Hàng Trống folk painting exhibition revives traditional art form

Genuine handicraft products, Hàng Trống paintings have a long history of more than 500 years, linked to the rituals of ancestor worship.

HÀ NỘI Replicas of famous traditional Hàng Trống folk paintings – a genre of traditional Vietnamese woodcuts by Hà Nội artisans – are on display at an exhibition taking place right in its birthplace in Hàng Trống Ward in Hoàn Kiếm District, Hà Nội.

Being held within Nam Hương Temple, where local residents conduct ceremonies associated with Hàng Trống worshipping paintings, the exhibition aims to promote the value and identity of this genre of folk painting.

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Nam Hương Temple is the venue hosting the current exhibition of Hàng Trống folk paintings. — Photo

According to Chairman of the People’s Committee of Hàng Trống Ward, Đặng Minh Tuấn, for a long time, the Hàng Trống folk painting genre was left to oblivion. However, in recent years, the ward, together with the Hoàn Kiếm District and the city, have conducted several programmes and projects to restore and promote the value and identity of the painting.

“The current exhibition showcases 10 paintings created by artisan using the họa kim sa painting technique,” Tuấn said.

Researched by Nguyễn Hoàng Anh, a young woman who graduated from the Graphic Design Department of the University of Industrial Fine Arts in Hà Nội, họa kim sa is a painting technique inspired by the enamel painting, using milky ground quartz sand to colour the paintings.

According to Hoàng Anh, this painting technique originates from Europe and Egypt, so when starting to learn about this art, she and her team faced difficulties due to the language barrier.

“After four years of researching and experimentation, we basically have perfected the process of creating a painting using the họa kim sa technique,” she said.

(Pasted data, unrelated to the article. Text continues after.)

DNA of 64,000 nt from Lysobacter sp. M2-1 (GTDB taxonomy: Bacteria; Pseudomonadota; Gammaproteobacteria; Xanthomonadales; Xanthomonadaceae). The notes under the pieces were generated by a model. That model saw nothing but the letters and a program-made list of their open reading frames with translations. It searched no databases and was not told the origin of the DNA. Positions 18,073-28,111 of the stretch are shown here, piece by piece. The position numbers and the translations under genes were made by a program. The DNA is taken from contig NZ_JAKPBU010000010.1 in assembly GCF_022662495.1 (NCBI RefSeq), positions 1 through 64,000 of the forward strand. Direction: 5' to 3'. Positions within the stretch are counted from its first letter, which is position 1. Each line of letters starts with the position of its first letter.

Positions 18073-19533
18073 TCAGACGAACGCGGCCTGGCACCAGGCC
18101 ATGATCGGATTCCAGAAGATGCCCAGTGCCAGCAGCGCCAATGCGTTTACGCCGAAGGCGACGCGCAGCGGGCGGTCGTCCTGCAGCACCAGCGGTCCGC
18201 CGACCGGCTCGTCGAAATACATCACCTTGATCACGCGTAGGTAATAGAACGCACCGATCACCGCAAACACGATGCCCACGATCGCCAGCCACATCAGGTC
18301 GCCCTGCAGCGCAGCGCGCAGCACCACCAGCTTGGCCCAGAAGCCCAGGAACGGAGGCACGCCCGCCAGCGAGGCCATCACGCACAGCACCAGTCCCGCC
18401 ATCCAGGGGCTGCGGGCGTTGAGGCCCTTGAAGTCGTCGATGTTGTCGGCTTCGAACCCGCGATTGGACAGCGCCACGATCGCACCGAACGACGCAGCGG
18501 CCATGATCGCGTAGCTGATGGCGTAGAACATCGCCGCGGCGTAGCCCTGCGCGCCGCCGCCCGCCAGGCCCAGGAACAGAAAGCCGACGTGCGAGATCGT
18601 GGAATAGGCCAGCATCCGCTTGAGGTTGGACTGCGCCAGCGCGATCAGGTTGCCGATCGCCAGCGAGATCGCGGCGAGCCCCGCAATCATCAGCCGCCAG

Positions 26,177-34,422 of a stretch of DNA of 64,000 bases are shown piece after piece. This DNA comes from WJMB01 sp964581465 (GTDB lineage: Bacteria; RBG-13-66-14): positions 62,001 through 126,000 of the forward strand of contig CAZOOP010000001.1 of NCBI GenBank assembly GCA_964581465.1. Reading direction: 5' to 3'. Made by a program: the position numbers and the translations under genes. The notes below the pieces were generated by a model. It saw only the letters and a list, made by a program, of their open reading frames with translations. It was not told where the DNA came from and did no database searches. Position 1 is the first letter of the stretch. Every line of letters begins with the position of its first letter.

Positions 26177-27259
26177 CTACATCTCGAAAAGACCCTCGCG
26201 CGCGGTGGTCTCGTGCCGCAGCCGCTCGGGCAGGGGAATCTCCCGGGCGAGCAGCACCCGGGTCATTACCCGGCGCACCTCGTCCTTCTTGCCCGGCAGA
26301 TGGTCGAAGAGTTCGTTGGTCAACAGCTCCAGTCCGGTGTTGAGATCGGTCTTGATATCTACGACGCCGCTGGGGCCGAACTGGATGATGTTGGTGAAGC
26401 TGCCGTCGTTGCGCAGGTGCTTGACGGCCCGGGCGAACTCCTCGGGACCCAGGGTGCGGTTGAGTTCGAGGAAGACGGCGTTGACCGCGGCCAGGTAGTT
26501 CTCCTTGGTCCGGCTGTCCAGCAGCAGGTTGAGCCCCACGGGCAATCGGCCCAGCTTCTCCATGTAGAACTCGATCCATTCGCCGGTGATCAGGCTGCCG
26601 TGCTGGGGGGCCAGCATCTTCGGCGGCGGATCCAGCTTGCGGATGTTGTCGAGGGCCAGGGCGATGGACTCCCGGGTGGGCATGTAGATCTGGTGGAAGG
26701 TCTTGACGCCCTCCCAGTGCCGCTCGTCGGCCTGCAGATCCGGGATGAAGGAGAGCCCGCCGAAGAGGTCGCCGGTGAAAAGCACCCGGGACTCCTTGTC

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A foreign visitor looks at a painting presented in the exhibition. — Photo

Completing a painting requires many stages, from sketching to using silky copper wire to create every single drawn line. Finally, milky ground quartz sand will be used to colour the painting, creating the sparkling effect for the art piece.

One of Hàng Trống’s most popular paintings, Ngũ Hổ (The Five Tigers), has been presented in the exhibition. The artists have spent more than 300 hours to complete the 75cm by 86cm painting, which expresses the majesty, dignity and vividness of the tigers with brilliant colours.

Contemplated the painting, a visitor said: “It is very beautiful and true to the ancient original version. I am happy to know that more and more young people have shown their special interest in traditional art and wanted to preserve these unique cultural values.”

Genuine handicraft products, Hàng Trống paintings have a long history of more than 500 years, linked to the rituals of ancestor worship.

The paintings first flourished with the development of Buddhism. Since then, people have realised that the paintings symbolise happiness and prosperity, and hang them during Tết (Lunar New Year).

The paintings’ subjects are diverse, ranging from history, worship, decoration and social activities. Hàng Trống paintings have vivid colours of yellow, blue, green, orange and lotus pink.

Theo Vietnamnews